BEIRUT

Lebanon News

Opposition against unproductive Dialogue: Siniora

Former Prime Minister Fouad Siniora talks to reporters in Sidon, Saturday, Sept. 22, 2012. (The Daily Star/Stringer)

BEIRUT: Former Prime Minister Fouad Siniora said Friday the opposition was against Dialogue that leads to nowhere and not to the principle of all-party talks, according to a statement from his office.

“The March 14 boycott to dialogue is not a rejection to dialogue but opposition to unproductive talks in light of the security threats surrounding [the country],” said Siniora.

The statement said a Future Movement delegation, headed by Siniora, visited Progressive Socialist Party leader MP Walid Jumblatt at his Mukhtara residence in the Chouf Thursday evening and explained the opposition’s stance to the PSP leader.

The delegation included MP Ahmad Fatfat and Future Movement officials Nader Hariri and Mohammad Chatah.

Siniora also reiterated the March 14 coalition’s call for the resignation of Prime Minister Najib Mikati's Cabinet as a preliminary step to take the country to a new stage with less tension.

The March 14 alliance chose to boycott Mikati’s government after the Beirut explosion in October that claimed the life of Brig. Gen. Wissam al-Hasan, who headed the police’s Information Branch.

The opposition has set the Cabinet’s resignation as a precondition for their participation in National Dialogue, which President Michel Sleiman has urged take place to resolve the government crisis.

PSP official said Friday that the meeting that took place between Jumblatt and the Future Movement delegation was unlinked to an initiative by the PSP to resolve the country’s political crisis.

“The meeting between the PSP and Future officials was scheduled in advance and was not linked to the initiative launched by Walid Jumblatt over the government crisis,” PSP Secretary-General Zafer Naser told The Daily Star.

Officials following up on the meeting said the talks were constructive.

Future MP Ahmad Fatfat told The Daily Star that the once tense ties between the groups had decreased as a result of the recent meeting.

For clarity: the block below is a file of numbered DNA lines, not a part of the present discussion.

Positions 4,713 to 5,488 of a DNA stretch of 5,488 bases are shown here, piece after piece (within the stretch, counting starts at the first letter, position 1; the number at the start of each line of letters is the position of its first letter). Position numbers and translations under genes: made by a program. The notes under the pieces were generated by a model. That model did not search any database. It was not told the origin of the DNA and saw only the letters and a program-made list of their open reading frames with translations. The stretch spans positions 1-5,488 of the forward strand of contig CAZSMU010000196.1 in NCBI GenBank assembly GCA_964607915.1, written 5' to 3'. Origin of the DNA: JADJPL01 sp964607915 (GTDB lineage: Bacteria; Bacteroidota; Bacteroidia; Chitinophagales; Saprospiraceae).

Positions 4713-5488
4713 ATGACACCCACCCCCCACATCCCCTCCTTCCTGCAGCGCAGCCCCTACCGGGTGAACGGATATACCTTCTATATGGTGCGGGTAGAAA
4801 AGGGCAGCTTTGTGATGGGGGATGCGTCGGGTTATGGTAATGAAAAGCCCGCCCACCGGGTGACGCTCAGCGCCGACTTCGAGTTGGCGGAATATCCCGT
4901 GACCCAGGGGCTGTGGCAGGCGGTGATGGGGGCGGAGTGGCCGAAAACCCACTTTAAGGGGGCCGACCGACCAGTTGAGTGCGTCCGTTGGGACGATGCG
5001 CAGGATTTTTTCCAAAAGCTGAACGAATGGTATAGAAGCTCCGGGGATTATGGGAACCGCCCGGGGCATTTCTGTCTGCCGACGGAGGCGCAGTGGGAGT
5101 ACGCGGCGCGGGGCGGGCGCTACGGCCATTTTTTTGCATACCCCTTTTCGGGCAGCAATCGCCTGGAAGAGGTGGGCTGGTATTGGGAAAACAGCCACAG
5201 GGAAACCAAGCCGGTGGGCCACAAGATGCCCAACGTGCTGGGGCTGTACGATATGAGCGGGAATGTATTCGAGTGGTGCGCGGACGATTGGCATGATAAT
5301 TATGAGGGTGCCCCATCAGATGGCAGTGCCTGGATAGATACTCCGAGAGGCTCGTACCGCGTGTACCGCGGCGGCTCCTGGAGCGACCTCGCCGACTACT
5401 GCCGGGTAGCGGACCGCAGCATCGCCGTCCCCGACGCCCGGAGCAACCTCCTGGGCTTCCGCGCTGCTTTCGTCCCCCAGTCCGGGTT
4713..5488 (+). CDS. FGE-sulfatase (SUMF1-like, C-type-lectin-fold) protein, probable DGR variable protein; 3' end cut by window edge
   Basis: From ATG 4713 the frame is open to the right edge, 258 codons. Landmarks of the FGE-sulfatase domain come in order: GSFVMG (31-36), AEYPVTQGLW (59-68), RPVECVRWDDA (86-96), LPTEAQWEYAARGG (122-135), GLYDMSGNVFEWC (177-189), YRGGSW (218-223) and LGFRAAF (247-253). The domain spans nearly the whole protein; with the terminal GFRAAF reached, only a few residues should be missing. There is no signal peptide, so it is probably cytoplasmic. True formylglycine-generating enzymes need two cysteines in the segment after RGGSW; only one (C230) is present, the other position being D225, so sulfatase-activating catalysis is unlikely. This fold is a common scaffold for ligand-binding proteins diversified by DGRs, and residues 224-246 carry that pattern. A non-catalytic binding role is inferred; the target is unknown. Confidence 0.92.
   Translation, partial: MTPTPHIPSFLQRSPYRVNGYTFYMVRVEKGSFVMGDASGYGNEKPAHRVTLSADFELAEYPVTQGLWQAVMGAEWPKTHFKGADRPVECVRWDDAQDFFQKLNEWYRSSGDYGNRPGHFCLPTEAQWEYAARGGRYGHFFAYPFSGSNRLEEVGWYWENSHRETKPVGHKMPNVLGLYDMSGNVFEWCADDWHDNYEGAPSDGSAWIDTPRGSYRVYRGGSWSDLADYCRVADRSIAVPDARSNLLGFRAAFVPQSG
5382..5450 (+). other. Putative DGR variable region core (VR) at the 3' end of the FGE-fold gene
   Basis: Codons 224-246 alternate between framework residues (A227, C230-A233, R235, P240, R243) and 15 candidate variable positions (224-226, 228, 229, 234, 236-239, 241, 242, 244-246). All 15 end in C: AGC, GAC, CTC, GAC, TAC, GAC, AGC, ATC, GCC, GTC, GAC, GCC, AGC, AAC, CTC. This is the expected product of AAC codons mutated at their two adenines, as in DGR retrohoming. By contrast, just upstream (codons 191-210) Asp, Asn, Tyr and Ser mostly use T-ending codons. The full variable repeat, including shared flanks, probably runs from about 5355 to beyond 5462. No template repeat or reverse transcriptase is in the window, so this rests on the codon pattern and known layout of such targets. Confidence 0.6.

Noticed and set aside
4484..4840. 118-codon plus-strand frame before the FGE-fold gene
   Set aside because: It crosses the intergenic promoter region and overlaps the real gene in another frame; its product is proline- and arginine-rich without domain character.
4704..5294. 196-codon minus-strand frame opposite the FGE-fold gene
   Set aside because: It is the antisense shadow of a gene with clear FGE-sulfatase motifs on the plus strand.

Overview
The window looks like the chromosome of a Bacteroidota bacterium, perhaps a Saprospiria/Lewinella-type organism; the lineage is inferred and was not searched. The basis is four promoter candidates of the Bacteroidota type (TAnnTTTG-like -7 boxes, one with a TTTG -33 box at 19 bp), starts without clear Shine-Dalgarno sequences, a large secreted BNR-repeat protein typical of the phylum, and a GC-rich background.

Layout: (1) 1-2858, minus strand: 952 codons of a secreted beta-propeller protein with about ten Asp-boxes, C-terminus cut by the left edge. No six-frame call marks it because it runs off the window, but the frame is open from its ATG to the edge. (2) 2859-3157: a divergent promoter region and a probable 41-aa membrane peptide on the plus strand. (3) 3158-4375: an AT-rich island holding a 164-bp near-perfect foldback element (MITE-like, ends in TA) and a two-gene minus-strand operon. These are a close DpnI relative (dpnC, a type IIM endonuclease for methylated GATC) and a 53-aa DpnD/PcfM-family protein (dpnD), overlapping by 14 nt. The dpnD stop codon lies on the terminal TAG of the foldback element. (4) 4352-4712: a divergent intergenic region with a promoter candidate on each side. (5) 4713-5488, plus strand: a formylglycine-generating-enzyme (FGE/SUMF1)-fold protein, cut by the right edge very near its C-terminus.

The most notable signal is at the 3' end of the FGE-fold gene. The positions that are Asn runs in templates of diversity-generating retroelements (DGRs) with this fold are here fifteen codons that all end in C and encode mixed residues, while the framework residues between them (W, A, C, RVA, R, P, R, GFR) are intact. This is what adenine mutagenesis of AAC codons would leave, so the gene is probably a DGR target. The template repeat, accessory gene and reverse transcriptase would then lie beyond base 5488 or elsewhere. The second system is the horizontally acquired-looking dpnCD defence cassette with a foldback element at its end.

“There might have been a political dispute between the PSP and the Future Movement at one stage but the meeting held in Mukhtara emphasized a lot of positive signs for the ties between the two groups,” said Fatfat.

Both Fatfat and Naser said although the upcoming elections were discussed at the meeting, it was too early for talks about possible future alliances between the former allies.

“We discussed the electoral law, and suggested [holding the elections with] small electoral districts to Jumblatt,” Fatfat said.

“We also told him that if no agreement over an electoral law is reached, the alternative would be to run the elections based on the 1960’s law after it is amended to meet the demands and secure the right of Christians in the country,” he added.

Naser, for his part, said that although Jumblatt favored the 1960 electoral law, the PSP leader remains open to other suggestions and would welcome an agreement between all political rivals over a new electoral law.

As for a change in government, Naser said Jumblatt was clear in the talks and explained his stance to the Future delegation and told them such a change needed to be based on internal consensus.

“The PSP leader reiterated to the gathering the need to resume all-party-talks,” said the source.

As for ties between Jumblatt and former Prime Minister Saad Hariri, Fatfat said: “We discussed the Hariri-Jumblatt dispute that came to the public’s attention and agreed it was nothing more than a small misunderstanding.”

“Misunderstandings happen all the time and we shouldn’t make a big deal out of the matter,” said Fatfat.

In September Jumblatt, during a TV interview, said he turned down Hariri’s request to withdraw his three ministers from the Cabinet in the wake of Hasan’s assassination. Hariri hit back at Jumblatt, accusing him of belonging to the Iranian-Syrian alliance.

 

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